Fitbit Inc (NYSE:FIT) Struggles With News Of Exploding Device And Unstable Future

A Wisconsin woman alleges she sustained second-degree burns when her Flex 2 blew up on her wrist.

Fitbit (NYSE:FIT) gets it rough after a Wisconsin woman alleged that a Fitbit fitness tracker, a Flex 2 bracelet, on her arm blew up causing her to endure the second-degree injuries. The reports that have spread across the whole the region are affecting the company’s reputation, which is currently struggling to boost their sales performance in the market.

The company is looking for a way to contain the situation but it’s not going to pull out the Flex 2 bracelets that seem to be experiencing the technical problems in the market. This is the first time Fitbit is experiencing negative feedback from its customers about the safety measures of the devices. The firm sold about 22.3 million tracker devices in the last year alone. The reports from the market indicate that the Fitbit product line and brands could slump even if the company is finally justified or not to be blamed.

The future of the Fitbit appears gloomy as the company struggles to strengthen its already tainted image. The reports about the exploding devices bring back the memories when Samsung Galaxy Note 7 allegedly exploded sometimes back. The accusations against the Fitbit come the wrong time when the firm has just climaxed its position in the market.

The company has experienced the hardware issues before, but it was not to a larger extent where the safety of the wearer was at risk. There were some concerns about the accuracy of the heart-rate tracker technology of its products in the past one year. Early this month, Fitbit also received reports concerning the delays in the production of their next batch of the smartwatch.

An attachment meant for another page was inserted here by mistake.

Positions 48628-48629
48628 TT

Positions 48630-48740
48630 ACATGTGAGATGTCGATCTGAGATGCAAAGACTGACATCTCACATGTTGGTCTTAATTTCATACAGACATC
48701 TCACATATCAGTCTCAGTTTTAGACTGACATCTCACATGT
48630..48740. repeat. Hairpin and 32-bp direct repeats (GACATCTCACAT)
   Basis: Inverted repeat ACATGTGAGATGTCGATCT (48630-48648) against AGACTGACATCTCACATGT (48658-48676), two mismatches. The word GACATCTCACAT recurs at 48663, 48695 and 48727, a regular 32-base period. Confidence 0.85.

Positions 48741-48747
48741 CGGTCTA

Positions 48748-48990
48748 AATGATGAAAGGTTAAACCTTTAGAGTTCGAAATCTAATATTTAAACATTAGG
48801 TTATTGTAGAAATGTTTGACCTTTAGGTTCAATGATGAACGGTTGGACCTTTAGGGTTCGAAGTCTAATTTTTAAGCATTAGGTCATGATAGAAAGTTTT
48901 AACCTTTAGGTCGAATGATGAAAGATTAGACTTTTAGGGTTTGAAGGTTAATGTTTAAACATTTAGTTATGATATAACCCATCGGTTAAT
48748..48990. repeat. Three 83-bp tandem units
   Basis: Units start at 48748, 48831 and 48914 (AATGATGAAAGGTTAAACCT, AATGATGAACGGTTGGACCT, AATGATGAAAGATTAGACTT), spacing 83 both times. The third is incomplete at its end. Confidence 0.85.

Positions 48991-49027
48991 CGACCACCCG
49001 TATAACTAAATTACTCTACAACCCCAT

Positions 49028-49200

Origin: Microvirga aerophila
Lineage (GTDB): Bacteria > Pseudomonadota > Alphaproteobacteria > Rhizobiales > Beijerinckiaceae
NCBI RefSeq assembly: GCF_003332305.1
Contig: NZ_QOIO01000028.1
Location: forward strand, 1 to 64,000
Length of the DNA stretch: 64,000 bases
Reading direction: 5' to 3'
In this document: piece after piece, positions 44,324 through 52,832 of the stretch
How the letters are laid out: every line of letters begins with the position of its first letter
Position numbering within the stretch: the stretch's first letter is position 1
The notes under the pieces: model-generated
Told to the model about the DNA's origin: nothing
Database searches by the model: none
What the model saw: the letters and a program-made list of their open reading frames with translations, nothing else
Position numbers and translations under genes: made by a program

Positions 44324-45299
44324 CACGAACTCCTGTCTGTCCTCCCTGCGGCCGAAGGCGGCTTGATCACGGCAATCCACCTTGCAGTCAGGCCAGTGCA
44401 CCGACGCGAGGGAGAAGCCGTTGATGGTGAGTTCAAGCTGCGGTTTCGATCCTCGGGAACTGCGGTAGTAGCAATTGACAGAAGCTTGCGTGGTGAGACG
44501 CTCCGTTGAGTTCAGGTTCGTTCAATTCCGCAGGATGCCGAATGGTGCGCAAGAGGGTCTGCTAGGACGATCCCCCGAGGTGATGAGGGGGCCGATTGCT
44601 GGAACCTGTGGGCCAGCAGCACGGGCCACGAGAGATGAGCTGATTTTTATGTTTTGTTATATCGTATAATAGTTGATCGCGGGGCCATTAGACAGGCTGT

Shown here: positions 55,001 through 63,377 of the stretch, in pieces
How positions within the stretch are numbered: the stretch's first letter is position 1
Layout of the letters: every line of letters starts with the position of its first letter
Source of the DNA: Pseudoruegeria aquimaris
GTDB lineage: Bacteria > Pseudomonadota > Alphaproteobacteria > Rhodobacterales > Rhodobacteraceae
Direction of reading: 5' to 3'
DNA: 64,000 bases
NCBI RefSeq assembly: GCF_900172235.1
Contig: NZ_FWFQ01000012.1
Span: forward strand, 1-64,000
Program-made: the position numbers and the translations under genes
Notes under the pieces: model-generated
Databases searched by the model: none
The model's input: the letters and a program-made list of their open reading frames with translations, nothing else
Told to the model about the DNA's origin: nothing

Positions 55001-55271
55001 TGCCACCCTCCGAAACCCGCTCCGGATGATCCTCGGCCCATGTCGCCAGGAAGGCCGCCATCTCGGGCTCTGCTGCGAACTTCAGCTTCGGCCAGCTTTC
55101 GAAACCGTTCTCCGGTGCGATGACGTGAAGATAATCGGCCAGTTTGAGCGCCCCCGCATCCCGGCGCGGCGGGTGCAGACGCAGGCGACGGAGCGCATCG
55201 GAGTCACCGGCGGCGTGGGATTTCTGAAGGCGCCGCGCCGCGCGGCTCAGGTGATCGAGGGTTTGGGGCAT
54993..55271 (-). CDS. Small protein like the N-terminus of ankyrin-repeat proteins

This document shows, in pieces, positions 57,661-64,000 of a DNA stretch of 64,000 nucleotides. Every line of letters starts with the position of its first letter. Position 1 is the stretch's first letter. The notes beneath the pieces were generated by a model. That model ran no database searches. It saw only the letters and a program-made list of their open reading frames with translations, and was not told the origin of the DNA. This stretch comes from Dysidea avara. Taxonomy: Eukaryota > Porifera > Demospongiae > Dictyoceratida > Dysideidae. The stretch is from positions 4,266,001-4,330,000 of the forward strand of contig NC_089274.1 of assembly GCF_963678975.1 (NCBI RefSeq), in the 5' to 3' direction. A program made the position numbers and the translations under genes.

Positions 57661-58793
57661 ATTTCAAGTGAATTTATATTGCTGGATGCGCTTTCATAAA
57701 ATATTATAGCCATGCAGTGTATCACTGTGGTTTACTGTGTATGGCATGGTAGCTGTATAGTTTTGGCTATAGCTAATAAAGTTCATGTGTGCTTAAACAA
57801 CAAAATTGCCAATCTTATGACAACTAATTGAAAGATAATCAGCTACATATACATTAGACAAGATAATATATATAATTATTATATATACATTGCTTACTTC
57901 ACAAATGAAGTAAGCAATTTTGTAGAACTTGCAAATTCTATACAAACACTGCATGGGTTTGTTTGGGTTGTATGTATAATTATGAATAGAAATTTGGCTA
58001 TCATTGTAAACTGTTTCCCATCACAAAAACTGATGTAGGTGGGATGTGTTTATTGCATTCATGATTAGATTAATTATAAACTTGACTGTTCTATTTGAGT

The Fitbit was the biggest loser in the stock market in 2016 which lead to the firm giving away its value of about 75%. The performance of the company is likely to fall down drastically if the accusations are not fixed on time. Looking at the product which is won by wellness programs clients both retail and corporate, it could be hard to convince the users to purchase the products that put them at health hazards.

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Published by Donna Fago

I believe in writing content Informing investors with the knowledge they need to invest better today- I have been following the markets for many years and was asked to join the team at WallStreetPR.com recently due to my passion for the markets.

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